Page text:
To take just one example, in Vietnam temperature checks were introduced in Hanoi airport in January before human to human transmission had even been confirmed. In the UK, we started trialling temperature checks for Heathrow arrivals in late May, two months after we went into lockdown. Vietnam began contact tracing and quarantining in January. As The Guardian reports, the UK track and trace system wasn’t announced until late May and it still isn’t working.

the government’s Sage scientific advisers have concluded NHS test and trace is not working.

Too few people are getting tested, results are coming back too slowly and not enough people are sticking to the instructions to isolate, they say.

The system “is having a marginal impact on transmission”, as a result, and unless it grows as fast as the epidemic that impact will only wane.

One of the reasons it isn’t working is that the government decided to outsource everything to private firms instead of using existing public health services. The Guardian again:

The percentage of people reached and asked to provide details of recent close contacts [by the national test and trace system] hit its lowest level since June at the end of September, with performance worsening steadily over the month. It means about 25% of contacts are not reached at all.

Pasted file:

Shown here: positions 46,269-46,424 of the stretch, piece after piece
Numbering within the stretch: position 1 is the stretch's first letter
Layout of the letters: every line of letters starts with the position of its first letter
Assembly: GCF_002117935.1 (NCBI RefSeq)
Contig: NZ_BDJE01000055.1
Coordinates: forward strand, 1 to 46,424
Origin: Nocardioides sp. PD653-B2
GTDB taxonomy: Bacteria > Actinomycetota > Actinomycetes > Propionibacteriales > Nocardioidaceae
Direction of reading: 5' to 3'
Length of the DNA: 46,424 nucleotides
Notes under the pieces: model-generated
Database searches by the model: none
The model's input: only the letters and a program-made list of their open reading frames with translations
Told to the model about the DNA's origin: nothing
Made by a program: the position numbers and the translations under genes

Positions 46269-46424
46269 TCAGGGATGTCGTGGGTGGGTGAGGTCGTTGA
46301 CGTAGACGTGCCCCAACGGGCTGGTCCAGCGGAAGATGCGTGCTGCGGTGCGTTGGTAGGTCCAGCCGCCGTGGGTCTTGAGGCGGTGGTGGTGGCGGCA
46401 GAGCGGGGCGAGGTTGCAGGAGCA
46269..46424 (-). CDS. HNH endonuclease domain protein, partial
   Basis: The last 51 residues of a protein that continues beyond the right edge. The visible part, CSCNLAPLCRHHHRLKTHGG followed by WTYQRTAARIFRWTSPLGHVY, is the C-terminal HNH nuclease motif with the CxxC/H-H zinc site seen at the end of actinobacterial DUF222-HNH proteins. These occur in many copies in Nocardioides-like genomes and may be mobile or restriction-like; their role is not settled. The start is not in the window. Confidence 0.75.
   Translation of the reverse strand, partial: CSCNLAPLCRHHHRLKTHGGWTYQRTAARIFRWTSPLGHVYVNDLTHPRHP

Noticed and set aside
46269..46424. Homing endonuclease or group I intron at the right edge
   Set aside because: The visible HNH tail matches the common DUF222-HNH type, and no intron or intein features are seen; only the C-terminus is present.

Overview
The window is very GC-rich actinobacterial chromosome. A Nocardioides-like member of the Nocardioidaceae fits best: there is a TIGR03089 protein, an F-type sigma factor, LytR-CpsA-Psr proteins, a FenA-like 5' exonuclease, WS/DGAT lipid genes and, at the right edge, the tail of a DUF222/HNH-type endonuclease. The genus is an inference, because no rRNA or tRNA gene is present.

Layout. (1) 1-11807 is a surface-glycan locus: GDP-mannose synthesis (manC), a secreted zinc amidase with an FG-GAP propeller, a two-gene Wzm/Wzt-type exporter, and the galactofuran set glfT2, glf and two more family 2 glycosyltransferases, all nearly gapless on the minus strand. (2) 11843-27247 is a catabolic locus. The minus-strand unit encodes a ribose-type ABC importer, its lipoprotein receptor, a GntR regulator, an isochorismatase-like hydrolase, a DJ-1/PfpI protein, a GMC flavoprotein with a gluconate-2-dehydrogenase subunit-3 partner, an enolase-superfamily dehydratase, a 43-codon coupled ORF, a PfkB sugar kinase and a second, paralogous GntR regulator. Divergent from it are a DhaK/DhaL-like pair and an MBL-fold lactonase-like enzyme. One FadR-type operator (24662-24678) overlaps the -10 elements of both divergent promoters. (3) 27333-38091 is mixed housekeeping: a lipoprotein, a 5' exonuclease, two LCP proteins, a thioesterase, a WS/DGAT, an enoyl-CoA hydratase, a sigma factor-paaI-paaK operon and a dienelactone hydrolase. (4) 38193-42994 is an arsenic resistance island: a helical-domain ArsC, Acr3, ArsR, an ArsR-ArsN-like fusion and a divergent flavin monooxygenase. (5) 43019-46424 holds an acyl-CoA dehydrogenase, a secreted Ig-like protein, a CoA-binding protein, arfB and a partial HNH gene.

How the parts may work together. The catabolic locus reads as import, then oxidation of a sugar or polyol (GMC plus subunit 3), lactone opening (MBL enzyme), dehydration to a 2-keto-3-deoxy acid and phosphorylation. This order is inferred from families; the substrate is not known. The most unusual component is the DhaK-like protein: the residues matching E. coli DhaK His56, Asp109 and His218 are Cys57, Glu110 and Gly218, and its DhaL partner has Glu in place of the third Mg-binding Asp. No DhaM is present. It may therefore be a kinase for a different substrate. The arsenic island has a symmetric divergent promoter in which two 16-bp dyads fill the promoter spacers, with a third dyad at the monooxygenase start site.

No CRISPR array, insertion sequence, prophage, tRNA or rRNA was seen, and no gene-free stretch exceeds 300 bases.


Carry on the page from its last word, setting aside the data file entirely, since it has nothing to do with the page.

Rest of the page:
Our World In Data has a fascinating and comprehensive explanation of how and why Vietnam responded to COVID. Not everything could have been replicated elsewhere, but in its conclusion the report says that many lessons are applicable to other countries: investing in public health infrastructure, taking early action to curb community spread, having a thorough contact tracing system, quarantining based on possible exposure rather than symptoms, and clear, consistent and serious public communication.

When Vietnam did lockdown and contact tracing, it did it properly. Here, the time lockdown was supposed to buy us wasn’t spent on building an effective track and trace system; it was spent enriching the Government’s mates and giving lucrative contracts to cronies. That’s already killed thousands of people, and it looks likely to kill very many more.